Studying in South America may not be quite as popular as studying in North America, but the region can boast 43 universities in the Times Higher Education World University Rankings 2016-17.
Just under two-thirds of these South American universities are in Brazil, including the University of São Paulo in first place, in the top 300 in the world.
Resources: Latin America and South America
Chile has 10 universities in the ranking, followed by Colombia with three institutions, Venezuela with two and Argentina with one. The language of instruction at these South American universities is either Portuguese or Spanish.
The South America filter of the THE World University Rankings 2015-16 supplements a specific Latin America ranking last published in July 2016, which includes Central American universities.
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Top 4 universities in South America
It is unsurprising that the University of São Paulo (USP) secured the top position as the best South American-university in the World University Rankings; it was also named the most prestigious Latin American-university in a survey of top scholars and is in first position in the overall Latin America rankings.
The university is Brazil’s largest public institution of higher education and one of the largest in South America. There are currently about 90,000 students enrolled across 11 campuses, four of which are in São Paulo.
Alumni of the university have a strong track record of becoming CEOs of the world’s largest companies. Twelve Brazilian presidents graduated from USP.
When it was founded in 1934, the university attracted famous foreign professors and created a new standard for teaching and research in the country.
More than 200 undergraduate programmes and 200 postgraduate programmes are offered by the university across the full range of academic disciplines.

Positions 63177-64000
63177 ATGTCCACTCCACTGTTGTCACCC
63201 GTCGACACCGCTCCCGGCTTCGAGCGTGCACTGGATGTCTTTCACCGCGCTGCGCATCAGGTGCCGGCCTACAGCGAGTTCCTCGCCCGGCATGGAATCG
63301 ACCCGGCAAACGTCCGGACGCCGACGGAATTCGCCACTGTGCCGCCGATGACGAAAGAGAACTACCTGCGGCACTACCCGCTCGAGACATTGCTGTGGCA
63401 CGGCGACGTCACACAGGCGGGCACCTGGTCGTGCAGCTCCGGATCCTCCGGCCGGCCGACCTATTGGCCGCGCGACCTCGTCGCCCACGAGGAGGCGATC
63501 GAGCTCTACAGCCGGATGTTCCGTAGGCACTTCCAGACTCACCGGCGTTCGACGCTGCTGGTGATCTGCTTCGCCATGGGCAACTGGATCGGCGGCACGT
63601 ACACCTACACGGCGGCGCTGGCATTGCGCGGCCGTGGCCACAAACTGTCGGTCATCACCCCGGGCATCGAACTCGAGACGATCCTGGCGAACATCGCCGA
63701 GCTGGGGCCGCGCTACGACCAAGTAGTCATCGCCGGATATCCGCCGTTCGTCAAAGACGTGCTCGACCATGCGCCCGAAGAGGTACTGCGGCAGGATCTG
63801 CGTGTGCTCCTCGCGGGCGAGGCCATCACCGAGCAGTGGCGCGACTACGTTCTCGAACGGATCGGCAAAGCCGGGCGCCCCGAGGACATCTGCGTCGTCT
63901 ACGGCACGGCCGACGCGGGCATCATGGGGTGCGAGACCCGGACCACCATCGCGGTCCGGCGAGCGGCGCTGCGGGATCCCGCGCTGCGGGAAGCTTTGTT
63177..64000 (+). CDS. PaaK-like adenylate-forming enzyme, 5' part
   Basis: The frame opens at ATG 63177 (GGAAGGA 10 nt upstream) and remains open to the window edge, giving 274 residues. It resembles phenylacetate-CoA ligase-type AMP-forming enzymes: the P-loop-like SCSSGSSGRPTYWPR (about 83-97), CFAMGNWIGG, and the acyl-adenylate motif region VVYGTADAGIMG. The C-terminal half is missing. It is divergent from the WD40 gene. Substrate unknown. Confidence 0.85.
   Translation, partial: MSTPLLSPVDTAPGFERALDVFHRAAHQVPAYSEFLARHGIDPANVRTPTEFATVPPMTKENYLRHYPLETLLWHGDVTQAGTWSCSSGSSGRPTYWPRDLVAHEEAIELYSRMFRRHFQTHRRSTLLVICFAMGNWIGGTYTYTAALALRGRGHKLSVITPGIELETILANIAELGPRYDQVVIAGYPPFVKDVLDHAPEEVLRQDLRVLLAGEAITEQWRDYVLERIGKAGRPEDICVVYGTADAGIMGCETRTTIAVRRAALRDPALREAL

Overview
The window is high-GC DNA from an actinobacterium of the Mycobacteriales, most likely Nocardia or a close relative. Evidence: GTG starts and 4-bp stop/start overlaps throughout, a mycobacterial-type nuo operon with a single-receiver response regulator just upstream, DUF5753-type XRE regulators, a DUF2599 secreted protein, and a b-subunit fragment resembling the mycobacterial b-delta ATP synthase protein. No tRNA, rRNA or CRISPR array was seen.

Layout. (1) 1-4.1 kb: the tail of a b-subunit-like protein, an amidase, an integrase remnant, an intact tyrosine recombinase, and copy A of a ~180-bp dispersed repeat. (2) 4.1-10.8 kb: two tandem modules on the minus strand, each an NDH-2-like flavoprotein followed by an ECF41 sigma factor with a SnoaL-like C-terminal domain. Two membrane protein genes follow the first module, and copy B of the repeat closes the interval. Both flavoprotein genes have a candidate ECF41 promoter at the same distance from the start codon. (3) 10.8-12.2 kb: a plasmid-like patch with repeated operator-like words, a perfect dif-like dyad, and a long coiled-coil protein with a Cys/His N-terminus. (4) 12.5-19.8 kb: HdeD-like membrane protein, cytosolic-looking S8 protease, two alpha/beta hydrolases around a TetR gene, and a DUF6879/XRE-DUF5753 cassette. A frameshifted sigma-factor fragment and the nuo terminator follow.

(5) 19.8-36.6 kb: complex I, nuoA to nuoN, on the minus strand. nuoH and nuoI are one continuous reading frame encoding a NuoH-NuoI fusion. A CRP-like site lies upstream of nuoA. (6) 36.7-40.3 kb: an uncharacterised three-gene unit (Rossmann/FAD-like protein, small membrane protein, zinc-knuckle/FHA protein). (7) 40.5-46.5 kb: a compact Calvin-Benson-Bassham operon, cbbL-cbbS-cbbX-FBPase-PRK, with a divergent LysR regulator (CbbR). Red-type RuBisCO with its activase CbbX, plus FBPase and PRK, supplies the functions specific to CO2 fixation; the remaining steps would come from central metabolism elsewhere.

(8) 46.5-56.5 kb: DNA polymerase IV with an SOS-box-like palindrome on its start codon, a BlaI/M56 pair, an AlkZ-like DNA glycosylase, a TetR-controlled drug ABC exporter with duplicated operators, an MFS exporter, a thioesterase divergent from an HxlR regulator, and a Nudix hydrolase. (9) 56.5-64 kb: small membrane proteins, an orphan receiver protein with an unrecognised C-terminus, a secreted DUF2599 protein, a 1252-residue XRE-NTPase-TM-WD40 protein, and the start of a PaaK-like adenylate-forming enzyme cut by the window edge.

In additional to its faculties, the university operates four hospitals and 24 museums and galleries across its campuses.
Federico Santa María Technical University – often known simply as Santa Maria University – is the top Chilean university in the world.
It is based in Valparaíso but has campuses around the country and an international campus in Ecuador.
The university was the first in the country to award an engineering doctorate, in 1962, and to this day is known as one of the most prestigious universities in Latin America.
University admission is extremely selective; only the top 10 per cent of students in the country have high enough entry grades.
Degrees are awarded for various subdisciplines within engineering, across 17 different academic departments, including metallurgical engineering and computer science.
Each year, finalists graduate on the same day to commemorate the death of the founder, Federico Santa María Carrera.
In joint third place, the Pontifical-Catholic University-of Chile (PUC) is one of six Catholic universities in the country, and one of the oldest higher education institutes.
The university has five campuses in total, one outside Santiago in Villarrica.
Founded to offer training in law, business and accounting, the university has expanded since the 19th century to establish 18 faculties, a clinical hospital, and various research centres.
Many notable figures from arts, science, religion and politics attended the university, including two presidents of Chile.
In particular, the university is highly regarded for mathematics and economics. Since 2011, PUC has collaborated with the University of Notre Dame in the United States to offer a dual graduate degree in civil engineering and geological sciences.
Like other public universities in Brazil, State University of Campinas (Unicamp) charges no tuition fees for undergraduate or postgraduate programmes.
Almost half the students are postgraduates, reflecting the strong institutional focus on world-leading research. The university was designed from the outset as a research centre, unlike other Brazilian universities, which developed by consolidating separate schools and institutes.
About 15 per cent of the country’s research is affiliated with Unicamp.
The flagship campus is outside the centre of Campinas, occupying 860 acres in a valley. The campus was designed with academic buildings in concentric circles around a central plaza.
Hospital das Clinicas, run by the School of Medical Sciences, serves half a million people every year.
The 70 undergraduate programmes on offer cover all scientific disciplines, and each enrols between 30 and 100 students each year. There are more than 150 postgraduate programmes.
Most students live near campus or in Campinas city, as the university does not offer much campus housing.
Best universities in South America 2017
Click each institution to view its full World University Rankings 2016-2017 results